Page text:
This old and badly drawn tutorial covers a topic essential to anyone planning to not live in the woods -- your personal balance sheet. Since homes are usually the biggest part of these personal balance sheets, we cover that too.
Most people buying a home need a mortgage to do so. This tutorial explains what a mortgage is and then actually does some math to figure out what your payments are (the last video is quite mathy so consider it optional).
Is it always better to buy than rent? What if home prices go up dramatically and rents don't? How can we compare home prices to rents to figure out what to do.
This older tutorial (low-res, bad handwriting) walks us through this. It is about housing but similar thinking can be applied to any rent-vs-buy decision (spoiler alert, Sal did eventually buy a home).
Back before the 2008 credit crisis, Sal was perplexed by why housing prices were going up so fast and theorized that it was a bubble forming (he was right).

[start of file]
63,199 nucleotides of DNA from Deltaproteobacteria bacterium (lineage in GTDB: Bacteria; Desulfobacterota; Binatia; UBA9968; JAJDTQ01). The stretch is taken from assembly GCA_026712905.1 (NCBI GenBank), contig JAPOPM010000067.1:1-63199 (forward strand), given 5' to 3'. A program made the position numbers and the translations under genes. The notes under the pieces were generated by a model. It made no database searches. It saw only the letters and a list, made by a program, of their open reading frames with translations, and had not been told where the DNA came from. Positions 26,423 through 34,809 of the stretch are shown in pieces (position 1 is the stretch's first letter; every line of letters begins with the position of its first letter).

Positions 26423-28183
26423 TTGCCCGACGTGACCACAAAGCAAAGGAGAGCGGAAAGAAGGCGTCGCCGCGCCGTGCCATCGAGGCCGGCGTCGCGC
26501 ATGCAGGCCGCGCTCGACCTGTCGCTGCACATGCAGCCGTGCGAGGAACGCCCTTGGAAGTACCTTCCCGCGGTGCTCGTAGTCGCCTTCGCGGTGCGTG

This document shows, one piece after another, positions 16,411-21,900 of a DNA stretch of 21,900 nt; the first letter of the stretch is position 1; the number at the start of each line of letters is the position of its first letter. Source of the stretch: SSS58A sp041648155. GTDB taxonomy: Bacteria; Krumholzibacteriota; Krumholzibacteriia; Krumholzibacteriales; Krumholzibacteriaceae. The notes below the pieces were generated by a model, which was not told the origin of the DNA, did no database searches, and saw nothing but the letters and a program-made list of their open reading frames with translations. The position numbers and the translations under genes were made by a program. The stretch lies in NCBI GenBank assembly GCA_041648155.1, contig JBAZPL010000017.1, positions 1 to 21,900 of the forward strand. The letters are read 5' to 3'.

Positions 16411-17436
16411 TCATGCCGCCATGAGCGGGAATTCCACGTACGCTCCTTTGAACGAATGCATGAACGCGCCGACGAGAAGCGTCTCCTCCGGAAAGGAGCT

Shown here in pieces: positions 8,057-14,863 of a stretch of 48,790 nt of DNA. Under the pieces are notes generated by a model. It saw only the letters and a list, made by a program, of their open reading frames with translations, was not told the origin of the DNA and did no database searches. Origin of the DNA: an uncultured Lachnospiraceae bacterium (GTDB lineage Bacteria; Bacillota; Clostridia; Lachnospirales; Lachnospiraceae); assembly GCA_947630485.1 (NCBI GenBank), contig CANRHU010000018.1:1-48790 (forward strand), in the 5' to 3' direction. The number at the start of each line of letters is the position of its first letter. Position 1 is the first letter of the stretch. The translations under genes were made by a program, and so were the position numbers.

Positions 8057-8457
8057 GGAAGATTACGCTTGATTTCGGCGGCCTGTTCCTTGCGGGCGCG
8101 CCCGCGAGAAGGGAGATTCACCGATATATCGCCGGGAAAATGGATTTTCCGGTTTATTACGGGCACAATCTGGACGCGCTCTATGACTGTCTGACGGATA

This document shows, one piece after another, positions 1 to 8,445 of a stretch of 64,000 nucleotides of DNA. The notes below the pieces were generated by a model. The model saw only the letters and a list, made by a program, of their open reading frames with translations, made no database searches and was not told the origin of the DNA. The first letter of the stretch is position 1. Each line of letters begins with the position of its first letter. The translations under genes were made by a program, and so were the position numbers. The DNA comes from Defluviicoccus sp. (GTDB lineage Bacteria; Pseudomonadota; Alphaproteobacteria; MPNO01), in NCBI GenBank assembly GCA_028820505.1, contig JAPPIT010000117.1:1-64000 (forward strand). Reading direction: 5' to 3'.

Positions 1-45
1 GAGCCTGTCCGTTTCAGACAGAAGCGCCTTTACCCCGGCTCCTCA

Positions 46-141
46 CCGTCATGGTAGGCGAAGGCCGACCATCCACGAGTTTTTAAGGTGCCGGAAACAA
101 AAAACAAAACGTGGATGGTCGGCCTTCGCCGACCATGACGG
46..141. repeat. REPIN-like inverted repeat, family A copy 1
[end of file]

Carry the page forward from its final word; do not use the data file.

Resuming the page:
These pre-2008 videos are fun from a historical point-of-view since they were made before all the poo poo hit the fan.
In the fall of 2008, it became clear that a cascade of bank failures was happening because of shoddy loans and exotic securities (both which fueled a now popping housing bubble). In an attempt to avoid a depression, the Treasury Secretary (Hank Paulson) wanted to pour $1 Trillion into the same banks that had created the mess.
This tutorial walks us through the beginnings of the mess and possible solutions. Historical note: it was created as the crisis was unfolding.
When are you using capital to create more things (investment) vs. for consumption (we all need to consume a bit to be happy). When you do invest, how do you compare risk to return? Can capital include human abilities?
This tutorial hodge-podge covers it all.